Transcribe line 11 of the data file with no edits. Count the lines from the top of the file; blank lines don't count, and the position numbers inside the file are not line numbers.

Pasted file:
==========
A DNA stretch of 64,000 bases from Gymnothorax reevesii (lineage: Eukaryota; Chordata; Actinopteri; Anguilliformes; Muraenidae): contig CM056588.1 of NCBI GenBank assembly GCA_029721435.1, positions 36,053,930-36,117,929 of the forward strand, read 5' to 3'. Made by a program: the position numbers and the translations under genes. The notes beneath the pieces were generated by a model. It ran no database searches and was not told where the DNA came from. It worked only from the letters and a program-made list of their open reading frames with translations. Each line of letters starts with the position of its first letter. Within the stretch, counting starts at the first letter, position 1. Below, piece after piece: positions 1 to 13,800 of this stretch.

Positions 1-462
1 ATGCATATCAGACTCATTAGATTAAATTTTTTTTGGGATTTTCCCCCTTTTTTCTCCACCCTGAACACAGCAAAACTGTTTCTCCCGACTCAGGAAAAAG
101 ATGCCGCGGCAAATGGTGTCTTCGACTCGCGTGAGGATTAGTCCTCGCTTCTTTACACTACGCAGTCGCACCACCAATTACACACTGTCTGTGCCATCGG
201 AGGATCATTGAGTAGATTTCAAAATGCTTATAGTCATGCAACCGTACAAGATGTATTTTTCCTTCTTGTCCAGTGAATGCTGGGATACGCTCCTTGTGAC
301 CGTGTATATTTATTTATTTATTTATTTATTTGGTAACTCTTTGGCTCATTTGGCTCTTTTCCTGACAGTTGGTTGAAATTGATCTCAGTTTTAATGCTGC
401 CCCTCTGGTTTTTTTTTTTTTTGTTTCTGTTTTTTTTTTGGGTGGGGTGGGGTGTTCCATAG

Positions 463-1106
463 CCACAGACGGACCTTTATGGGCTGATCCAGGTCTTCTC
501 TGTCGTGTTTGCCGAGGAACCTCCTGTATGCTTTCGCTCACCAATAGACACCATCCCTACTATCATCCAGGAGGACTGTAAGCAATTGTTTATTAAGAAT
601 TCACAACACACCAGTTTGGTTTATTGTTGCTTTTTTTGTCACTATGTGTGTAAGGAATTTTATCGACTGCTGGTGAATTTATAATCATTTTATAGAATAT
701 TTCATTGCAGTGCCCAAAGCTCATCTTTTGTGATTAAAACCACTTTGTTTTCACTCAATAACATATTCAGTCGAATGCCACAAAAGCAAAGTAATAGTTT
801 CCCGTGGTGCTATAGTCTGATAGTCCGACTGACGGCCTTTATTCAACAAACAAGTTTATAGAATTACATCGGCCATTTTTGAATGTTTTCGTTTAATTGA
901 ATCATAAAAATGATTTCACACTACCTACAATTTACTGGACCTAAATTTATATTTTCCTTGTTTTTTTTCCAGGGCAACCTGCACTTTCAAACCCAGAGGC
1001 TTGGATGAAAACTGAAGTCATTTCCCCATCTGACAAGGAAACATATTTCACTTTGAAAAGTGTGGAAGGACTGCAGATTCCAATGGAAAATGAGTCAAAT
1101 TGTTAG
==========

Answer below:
601 TCACAACACACCAGTTTGGTTTATTGTTGCTTTTTTTGTCACTATGTGTGTAAGGAATTTTATCGACTGCTGGTGAATTTATAATCATTTTATAGAATAT